Clarity vs. code reuse/generality

Scott David Daniels Scott.Daniels at Acm.Org
Mon Jul 6 08:33:02 EDT 2009

Andre Engels wrote:
> On Mon, Jul 6, 2009 at 9:44 AM, Martin Vilcans<martin at> wrote:
>> On Fri, Jul 3, 2009 at 4:05 PM, kj< at> wrote:
>>> I'm will be teaching a programming class to novices, and I've run
>>> into a clear conflict between two of the principles I'd like to
>>> teach: code clarity vs. code reuse.  I'd love your opinion about
>>> it.
>> In general, code clarity is more important than reusability.
>> Unfortunately, many novice programmers have the opposite impression. I
>> have seen too much convoluted code written by beginners who try to
>> make the code generic. Writing simple, clear, to-the-point code is
>> hard enough as it is, even when not aiming at making it reusable.
>> If in the future you see an opportunity to reuse the code, then and
>> only then is the time to make it generic.
> Not just that, when you actually get to that point, making simple and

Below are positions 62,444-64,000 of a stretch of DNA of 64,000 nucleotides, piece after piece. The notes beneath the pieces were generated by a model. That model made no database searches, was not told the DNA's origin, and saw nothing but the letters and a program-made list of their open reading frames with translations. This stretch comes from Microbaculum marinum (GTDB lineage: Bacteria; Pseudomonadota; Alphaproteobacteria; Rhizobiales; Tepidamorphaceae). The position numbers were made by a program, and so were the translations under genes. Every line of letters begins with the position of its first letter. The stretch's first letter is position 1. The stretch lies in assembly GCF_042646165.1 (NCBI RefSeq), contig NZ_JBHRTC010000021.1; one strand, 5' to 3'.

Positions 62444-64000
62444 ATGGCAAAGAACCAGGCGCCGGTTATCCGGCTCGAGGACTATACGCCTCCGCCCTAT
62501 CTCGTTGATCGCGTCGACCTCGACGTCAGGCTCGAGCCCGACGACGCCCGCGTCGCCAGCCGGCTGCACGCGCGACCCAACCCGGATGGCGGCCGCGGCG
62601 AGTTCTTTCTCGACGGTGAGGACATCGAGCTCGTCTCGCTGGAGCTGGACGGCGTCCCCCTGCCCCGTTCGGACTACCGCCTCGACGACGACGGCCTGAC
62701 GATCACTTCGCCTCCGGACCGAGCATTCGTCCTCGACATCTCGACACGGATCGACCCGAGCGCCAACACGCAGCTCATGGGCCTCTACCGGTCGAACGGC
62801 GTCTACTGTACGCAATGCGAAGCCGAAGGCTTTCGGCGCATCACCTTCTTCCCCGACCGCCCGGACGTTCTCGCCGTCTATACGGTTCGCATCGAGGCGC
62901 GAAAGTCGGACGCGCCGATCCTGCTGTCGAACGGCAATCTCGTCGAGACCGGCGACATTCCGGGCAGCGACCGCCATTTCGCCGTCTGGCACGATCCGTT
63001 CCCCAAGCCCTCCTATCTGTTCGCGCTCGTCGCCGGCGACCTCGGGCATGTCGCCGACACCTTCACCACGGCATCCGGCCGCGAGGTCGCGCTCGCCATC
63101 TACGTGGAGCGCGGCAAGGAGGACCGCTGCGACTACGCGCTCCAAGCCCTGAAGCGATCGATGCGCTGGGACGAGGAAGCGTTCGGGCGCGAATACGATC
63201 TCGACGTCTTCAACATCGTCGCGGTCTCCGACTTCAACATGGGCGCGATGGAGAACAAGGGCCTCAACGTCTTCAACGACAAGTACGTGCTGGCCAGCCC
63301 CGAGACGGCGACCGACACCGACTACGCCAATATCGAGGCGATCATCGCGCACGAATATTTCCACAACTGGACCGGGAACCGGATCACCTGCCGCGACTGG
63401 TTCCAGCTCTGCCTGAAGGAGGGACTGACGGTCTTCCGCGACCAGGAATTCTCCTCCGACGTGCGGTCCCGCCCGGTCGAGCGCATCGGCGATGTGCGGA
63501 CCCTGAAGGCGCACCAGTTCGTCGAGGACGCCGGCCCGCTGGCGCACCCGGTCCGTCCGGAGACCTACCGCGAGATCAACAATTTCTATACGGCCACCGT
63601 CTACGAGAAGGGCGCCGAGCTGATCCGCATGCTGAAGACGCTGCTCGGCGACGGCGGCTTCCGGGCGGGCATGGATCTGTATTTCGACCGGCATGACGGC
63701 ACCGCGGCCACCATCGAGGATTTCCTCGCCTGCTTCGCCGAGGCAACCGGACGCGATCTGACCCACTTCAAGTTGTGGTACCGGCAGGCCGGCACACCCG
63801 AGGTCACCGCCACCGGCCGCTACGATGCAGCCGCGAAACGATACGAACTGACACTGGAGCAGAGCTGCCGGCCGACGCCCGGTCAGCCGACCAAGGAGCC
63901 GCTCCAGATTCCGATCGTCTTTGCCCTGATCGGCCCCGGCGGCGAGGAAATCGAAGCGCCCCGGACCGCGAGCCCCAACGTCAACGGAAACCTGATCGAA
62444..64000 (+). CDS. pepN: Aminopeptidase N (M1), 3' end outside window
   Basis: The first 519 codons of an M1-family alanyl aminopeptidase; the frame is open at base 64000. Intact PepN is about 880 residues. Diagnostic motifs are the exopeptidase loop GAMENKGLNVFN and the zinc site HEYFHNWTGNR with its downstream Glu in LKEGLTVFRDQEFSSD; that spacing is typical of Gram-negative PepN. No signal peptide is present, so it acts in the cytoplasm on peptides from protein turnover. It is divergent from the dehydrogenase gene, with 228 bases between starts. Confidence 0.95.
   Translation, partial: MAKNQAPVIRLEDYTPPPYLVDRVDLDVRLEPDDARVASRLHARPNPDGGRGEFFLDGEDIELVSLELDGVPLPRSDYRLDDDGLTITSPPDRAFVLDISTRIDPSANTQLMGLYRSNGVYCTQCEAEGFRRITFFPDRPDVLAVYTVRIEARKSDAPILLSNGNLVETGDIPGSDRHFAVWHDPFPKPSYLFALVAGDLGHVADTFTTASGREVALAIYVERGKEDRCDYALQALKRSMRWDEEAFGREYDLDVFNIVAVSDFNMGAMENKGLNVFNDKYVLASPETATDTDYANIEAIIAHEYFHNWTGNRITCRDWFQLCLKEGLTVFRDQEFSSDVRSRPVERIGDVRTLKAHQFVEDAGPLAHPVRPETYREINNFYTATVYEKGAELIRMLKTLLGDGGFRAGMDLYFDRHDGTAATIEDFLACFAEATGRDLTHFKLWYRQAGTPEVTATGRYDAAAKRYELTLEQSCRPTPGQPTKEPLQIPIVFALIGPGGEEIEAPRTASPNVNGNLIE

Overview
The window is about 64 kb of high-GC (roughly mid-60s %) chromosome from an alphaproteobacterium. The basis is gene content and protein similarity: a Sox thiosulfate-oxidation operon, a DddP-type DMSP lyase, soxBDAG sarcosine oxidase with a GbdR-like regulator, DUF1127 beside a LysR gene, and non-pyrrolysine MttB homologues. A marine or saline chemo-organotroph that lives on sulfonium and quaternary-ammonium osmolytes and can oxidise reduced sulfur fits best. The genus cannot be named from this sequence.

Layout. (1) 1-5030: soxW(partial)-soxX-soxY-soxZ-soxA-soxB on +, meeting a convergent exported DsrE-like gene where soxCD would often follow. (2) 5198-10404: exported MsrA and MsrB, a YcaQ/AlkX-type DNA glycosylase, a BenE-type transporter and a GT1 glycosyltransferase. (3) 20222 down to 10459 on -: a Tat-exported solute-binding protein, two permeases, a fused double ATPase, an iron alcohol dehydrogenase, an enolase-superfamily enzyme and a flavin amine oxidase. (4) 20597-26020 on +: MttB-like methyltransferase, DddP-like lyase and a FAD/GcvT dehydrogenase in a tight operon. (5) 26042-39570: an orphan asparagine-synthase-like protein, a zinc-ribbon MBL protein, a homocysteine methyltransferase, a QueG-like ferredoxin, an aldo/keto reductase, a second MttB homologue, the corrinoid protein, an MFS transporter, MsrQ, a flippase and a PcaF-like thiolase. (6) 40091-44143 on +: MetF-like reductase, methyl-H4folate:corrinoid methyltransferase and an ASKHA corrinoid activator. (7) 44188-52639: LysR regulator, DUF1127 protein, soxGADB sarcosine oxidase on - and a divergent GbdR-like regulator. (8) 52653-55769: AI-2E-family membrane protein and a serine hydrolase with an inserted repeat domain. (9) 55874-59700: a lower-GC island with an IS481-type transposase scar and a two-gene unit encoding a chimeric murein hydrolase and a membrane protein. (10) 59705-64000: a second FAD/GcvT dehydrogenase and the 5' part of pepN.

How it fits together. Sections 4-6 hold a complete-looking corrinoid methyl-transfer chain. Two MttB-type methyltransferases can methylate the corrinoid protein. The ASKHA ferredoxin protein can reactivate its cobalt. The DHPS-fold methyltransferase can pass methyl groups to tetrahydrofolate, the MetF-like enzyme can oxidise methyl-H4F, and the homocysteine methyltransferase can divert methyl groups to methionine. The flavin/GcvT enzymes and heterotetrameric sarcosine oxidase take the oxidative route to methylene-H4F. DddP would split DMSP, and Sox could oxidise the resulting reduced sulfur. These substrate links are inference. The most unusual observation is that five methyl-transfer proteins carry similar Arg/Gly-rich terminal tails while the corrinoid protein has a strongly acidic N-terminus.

> clear code generic is often easier than making
> complicated-and-supposedly-generic code that little bit more generic
> that you need.

First, a quote which took me a bit to find:
     Thomas William Körner paraphrasing Polya and Svego
     in A Companion to Analysis:
         Recalling that 'once is a trick, twice is a method,
         thrice is a theorem, and four times a theory,' we
         seek to codify this insight.

Let us apply this insight:
     Suppose in writing code, we pretty much go with that.
A method is something you notice, a theorem is a function, and
a theory is a generalized function.

Even though we like DRY ("don't repeat yourself") as a maxim, let
it go the first time and wait until you see the pattern (a possible
function).  I'd go with a function first, a pair of functions, and
only then look to abstracting the function.

--Scott David Daniels
Scott.Daniels at Acm.Org

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